Aren’t we all great fans. If you want to really get an understanding of “leadership” as it is being applied in the real world (not the fake, made up world of our young Millenails) then read Gen. Satterfield’s book, ‘Our Longest Year in Iraq.’ It’s great. Get your copy. I’m not selling his book but selling his ideas. Go get a copy and leave a review on Amazon. Here is the link:
        https://www.amazon.com/Our-Longest-Year-Iraq-Construction/dp/1737915510/

        Reply
  3. Adolf Menschner

    Ranger Bob, he is what we all want with folks that are around us.

    Reply
  4. Idiot Savant

    Gen. Satterfield, we do respect men like this. Hard men, men of the world, and men who have their family. “This is the kind of person I like to be around. No non-sense, easygoing, helpful, and someone that would do anything for you. These are rare men. These are the unsung heroes of my generation. Learn to respect them.”

    Reply
  5. Plato

    “Athenian men, I respect and love you, but I shall obey the god rather than you…” ― Plato, quote from Apology

    Reply
    1. Eye Cat

      👍 Right, Plato … you need respect in order to coexist with others without conflict.

      Reply
  6. Fred Weber

    It is always good to read a story from Gen. Satterfield’s past and for him to link it to something important for leadership. This is one of those times. Say, happy with the new direction of your blog.

    Reply
  7. Max Foster

    Hey guys, NY Post opinion article on pres. Joe Biden, “Empty words: In themselves, Biden’s words are meaningless. Of that, there is no better testament than the soles of his advisers’ shoes, worn away by the speed and regularity with which those words are walked back. ” I nearly chucked my coffee with this one. We don’t have a leader as president of the good ole USA, we have a flake or flak or, well, just a dumbass. No one respects Joe Biden anymore and Kamala Harris is WORSE. Can you believe America has no longer an ability to pick a real leader. “Camels are on the horizon.”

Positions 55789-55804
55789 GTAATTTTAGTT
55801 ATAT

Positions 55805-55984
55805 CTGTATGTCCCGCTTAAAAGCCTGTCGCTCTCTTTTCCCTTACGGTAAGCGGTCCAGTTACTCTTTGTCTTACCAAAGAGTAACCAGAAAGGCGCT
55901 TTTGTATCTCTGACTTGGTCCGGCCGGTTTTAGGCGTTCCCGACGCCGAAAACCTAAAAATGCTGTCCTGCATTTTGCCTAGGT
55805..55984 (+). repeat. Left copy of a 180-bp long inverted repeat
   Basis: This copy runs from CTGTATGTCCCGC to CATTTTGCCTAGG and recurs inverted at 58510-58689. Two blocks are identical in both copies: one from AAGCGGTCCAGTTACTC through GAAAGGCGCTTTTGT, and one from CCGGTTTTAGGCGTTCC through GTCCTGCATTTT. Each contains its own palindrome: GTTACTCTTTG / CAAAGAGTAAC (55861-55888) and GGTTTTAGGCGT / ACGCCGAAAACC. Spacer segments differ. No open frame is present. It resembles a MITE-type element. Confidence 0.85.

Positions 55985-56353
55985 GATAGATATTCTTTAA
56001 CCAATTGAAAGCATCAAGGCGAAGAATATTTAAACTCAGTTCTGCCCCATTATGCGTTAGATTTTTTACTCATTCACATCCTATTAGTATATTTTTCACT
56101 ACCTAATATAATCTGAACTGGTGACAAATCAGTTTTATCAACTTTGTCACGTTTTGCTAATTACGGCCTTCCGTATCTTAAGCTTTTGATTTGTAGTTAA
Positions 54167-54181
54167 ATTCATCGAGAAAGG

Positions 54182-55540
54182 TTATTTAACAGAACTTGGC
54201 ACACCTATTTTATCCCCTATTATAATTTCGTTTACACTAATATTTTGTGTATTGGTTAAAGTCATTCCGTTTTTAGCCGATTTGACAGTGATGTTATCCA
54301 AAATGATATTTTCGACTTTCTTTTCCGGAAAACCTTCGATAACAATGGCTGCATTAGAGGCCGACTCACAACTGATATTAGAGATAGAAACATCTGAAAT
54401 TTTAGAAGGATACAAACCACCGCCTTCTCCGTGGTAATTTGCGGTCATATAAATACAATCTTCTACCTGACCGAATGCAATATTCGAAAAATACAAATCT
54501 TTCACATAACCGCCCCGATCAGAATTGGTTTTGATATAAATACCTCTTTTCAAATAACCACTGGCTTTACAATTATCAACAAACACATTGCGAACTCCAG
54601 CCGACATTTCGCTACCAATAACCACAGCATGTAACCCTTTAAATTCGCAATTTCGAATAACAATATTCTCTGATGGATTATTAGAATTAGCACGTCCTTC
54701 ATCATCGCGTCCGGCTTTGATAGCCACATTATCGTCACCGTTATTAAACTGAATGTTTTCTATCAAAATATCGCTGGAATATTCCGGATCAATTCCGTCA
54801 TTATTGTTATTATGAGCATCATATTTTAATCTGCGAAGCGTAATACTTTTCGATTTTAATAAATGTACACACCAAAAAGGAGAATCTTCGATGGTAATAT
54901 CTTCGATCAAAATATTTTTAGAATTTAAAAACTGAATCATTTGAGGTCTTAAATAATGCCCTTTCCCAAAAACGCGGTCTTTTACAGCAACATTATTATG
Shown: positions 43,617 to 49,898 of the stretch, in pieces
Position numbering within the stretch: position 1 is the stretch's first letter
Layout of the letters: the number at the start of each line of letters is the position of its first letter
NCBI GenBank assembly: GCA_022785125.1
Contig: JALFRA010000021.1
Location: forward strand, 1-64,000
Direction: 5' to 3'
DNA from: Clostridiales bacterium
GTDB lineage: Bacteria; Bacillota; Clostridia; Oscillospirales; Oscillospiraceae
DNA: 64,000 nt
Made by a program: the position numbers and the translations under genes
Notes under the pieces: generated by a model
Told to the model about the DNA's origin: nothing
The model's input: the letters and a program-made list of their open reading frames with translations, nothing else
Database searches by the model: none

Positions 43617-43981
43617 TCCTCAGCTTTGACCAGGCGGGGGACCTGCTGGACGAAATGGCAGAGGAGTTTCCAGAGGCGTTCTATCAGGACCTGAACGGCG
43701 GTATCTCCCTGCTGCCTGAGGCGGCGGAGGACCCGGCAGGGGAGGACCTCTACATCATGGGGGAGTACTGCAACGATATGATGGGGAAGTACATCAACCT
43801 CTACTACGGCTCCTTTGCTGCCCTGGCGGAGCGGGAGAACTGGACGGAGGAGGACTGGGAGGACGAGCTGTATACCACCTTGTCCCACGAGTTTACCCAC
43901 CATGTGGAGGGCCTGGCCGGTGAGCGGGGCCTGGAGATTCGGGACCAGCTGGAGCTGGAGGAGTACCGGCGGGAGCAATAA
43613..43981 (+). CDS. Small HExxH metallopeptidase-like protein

https://www.theleadermaker.com/are-camels-on-the-horizon/

    Reply
    1. Dead Pool Guy

      Psst! Ouch! Got that right Max. Once again, you do not disappoint. Yep, zero respect for Biden. None, nadda, zip.

      Reply
    2. Shawn C. Stolarz

      You had to give respect to the position of presidency if nothing else. But now most Americans no longer even respect the position because Joe Biden has turned it into a SH$$ house of nutjobs, hangers on, and liberal wackos that can’t get a job anywhere else.

      Reply
      1. mainer

        Jimmy Carter is happy that he is no longer the worst president in American history. 😊

        Reply
  8. Frank Graham

    Respect is a much more powerful act than we can possibly imagine.

    Reply
    1. Bryan Z. Lee

      HEY, Joey, you da man! Great to see you back on the leadership site of Gen. Satterfield. Where have you been, man?

      Reply
    2. Greg Heyman

      Welcome back, Joey, you will always be part of the Satterfield leadership team. Stay with us brother. 👍

      Reply
  9. José Luis Rodriguez

    I think it’s safe to say we’ve all known a “ranger bob” and have appreciated him for his honesty and clarity of thought. Too many today consider his just another cog in the machine. But I don’t and will never.

    Reply
    1. Joe Omerrod

      Like my brother who was a sanitation worker. Good family man.

      Reply